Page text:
Australian Attorney General Shouted Down Over R18+ Rating Issue

Recently GamePolitics reported on a move to create an R18+ rating for video games in Australia.

The idea is popular among Aussie gamers since adding the new classification would offer grownup consumers additional gaming choices. A number of titles which qualified for sale in the U.S. market, for example, were banned Down Under because they failed to meet the mark for Australia’s current highest rating, M15+. These include Marc Ecko’s Getting Up: Contents Under Pressure50 cent: Bulletproof and Blitz: The League.

Predictably, not everyone in Australian politics agrees with the proposed change. But, as reported by news.com.au, South Australian Attorney-General Michael Atkinson (left) was shouted down in Parliament last week while arguing against adoption of the R18+ rating:

Mr Atkinson is the most vocal opponent to a R18+ classification for games… During the speech, Mr Atkinson began to describe five games that had been banned in Australia. As he was describing drug use in the game Narc, he was cut off by raucous interjections and returned to his seat.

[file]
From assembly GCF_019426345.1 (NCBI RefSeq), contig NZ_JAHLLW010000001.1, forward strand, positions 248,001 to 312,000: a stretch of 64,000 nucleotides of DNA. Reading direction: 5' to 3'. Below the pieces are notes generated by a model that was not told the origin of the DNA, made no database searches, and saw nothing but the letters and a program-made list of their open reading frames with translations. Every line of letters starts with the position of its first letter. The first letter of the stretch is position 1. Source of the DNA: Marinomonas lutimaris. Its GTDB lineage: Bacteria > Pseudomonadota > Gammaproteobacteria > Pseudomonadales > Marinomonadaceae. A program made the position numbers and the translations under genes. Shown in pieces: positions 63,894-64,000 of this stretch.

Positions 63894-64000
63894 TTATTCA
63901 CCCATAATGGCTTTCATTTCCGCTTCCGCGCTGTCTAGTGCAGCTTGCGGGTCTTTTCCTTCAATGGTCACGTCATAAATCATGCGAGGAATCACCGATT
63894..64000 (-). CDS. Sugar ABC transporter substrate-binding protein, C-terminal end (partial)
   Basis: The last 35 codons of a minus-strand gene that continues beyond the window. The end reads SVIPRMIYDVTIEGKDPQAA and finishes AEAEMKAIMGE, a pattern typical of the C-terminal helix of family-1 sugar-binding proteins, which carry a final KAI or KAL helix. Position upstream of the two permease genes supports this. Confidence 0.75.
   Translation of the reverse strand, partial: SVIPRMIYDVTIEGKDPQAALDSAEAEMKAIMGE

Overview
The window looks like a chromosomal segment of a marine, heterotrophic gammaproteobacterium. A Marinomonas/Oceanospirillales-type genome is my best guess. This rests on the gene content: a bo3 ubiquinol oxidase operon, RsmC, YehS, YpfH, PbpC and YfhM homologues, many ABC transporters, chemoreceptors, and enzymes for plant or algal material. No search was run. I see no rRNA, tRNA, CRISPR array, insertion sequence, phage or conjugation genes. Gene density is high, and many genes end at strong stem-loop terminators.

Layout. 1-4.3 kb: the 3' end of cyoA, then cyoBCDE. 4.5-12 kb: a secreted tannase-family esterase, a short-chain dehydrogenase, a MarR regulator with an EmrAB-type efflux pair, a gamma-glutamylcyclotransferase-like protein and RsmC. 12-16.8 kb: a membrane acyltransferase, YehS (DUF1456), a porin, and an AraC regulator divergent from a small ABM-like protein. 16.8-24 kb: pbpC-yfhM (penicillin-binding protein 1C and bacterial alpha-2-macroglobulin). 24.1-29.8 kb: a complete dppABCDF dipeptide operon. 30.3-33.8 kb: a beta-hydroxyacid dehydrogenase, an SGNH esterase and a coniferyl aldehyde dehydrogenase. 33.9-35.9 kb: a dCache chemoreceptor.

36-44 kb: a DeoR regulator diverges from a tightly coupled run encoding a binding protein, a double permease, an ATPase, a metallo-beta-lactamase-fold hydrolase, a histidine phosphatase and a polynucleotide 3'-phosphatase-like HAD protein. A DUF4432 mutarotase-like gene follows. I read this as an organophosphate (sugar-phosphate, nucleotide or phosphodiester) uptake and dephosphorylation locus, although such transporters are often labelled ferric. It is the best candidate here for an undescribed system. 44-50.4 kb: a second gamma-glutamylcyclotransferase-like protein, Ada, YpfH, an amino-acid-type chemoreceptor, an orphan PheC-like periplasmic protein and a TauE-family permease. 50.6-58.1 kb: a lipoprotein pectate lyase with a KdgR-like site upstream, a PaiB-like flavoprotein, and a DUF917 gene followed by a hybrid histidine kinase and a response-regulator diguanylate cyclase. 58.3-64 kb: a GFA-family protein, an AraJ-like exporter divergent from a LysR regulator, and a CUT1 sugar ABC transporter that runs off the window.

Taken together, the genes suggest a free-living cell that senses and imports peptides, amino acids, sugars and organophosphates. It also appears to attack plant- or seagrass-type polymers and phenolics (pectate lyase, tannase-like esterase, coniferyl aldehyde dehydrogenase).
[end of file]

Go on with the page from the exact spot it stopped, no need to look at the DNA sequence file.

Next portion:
The text of Atkinson’s speech explains his objections (it’s about the children!), and includes the following:

I do not want children to be able to get their hands on R18+ games easily. I understand that the lack of an R18+ classification denies some adults the chance to play some games, however, the need to keep potentially harmful material away from children is far more important…

 

Proponents for the classification say the latest technology allows gaming platforms and computers to be programmed to allow parental locks. Today’s children are far more technologically savvy than their parents. It’s laughable to suggest that they couldn’t find ways around parental locks if R18+ games were in the home…

 

I contest any idea that it is necessary for games to include material of this kind and that a game is more interesting to an adult because it contains extreme violence, explicit sexual material, instruction in crime or characters using illicit drugs…

GP: Unfortunately, we don’t have any news on which members of Parliament interrupted Atkinson’s speech or why they did so…

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